>>>>> Given that a major (but not the only) claim of the need to adopt CORS
>>>>> with support for cookies and the Origin header is that it is in fact
>>>>> already implemented and shipping, it would be good to see how it's
>>>>> being used. If we can't find any examples of it being used (in the
>>>>> non-anonymous case, at least), then the argument against us having to
>>>>> keep it would hold less water. If we can find it being used, then we
>>>>> can see both how we would handle the case with UMP, and whether or not
>>>>> the CORS usage is in fact secure.
>>>> Oh, I misunderstood.  I thought he wanted to do a security review to
>>>> show that there was a confused deputy causing problems.
>>> Both Adam and Dirk understood correctly. Ideally, I'd like an actual
>>> CORS example to work on, since I'd have to make analogies with
>>> postMessage(), and I've already made a ton of analogies, apparently to
>>> little effect. If people don't fully appreciate the relationship
>>> between <form> based CSRF and CORS based Confused Deputy, then we need
>>> an actual CORS application.
>>> Out of curiosity, who are the 3 parties involved in the facebook chat
>>> example? The little chat widget in the corner of the facebook page
>>> looks like a same origin application.
>> Facebook uses a lot of different domains for different purposes.  I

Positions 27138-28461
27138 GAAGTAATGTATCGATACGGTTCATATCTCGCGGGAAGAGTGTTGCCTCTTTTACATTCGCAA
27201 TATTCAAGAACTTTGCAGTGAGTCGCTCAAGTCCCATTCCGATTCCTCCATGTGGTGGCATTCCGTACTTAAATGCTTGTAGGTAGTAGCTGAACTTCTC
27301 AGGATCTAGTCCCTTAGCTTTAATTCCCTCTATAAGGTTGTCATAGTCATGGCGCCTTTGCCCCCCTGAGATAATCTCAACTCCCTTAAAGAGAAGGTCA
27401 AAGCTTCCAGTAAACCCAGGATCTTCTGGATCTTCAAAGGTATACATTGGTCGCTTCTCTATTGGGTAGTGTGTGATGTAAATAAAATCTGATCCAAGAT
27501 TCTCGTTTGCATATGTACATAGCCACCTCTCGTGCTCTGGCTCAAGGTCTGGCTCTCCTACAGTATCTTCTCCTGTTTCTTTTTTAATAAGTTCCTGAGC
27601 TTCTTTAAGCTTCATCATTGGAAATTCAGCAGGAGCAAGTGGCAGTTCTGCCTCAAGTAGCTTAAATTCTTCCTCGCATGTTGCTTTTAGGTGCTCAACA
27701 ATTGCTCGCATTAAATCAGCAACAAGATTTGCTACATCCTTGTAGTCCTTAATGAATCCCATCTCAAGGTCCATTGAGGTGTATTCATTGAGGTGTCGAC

>> don't have a complete count, but at least a dozen.  The chat feature
>> itself uses a bunch, possibly to get around various connection limits
>> in browsers.
> This doesn't seem like a good example then, since the attacker would
> have to be facebook itself. For robustness, I personally consider
> these scenarios when designing an application, but people on this list
> might not find it compelling. They might also argue that no attempt
> was made to protect against such a vulnerability.
>> Keep in mind that the browser's notion of an origin is often much
>> smaller than a single application, which is part of the reason web
>> developers are so keen on CORS.  Many of them plan to use it only to
>> talk to trusted hosts without having to use goofy things like JSONP.
> Enabling this scenario is a fine thing, but it's not the scenario we
> should be using to test the security properties of CORS. UMP also
> enables communication between fully trusted participants.

It seems like a fine scenario to me. We know people want to use CORS
for this purpose because it makes their code easier and cleaner (both
of which are nice security things in and of themselves). If both CORS
and UMP are secure for this use case, then an interesting question is,
which is easier to use? This is particularly relevant insofar as if
the existing JSONP-based solution uses cookies, since CORS would
support this but UMP wouldn't (meaning the degree of rework in the app
necessary to support the code would be higher).

Note that I am not saying that this should be the only scenario to be
reviewed, but you shouldn't just pick and choose the cases that best
fit your hypothesis.

-- Dirk

Received on Thursday, 13 May 2010 00:36:55 UTC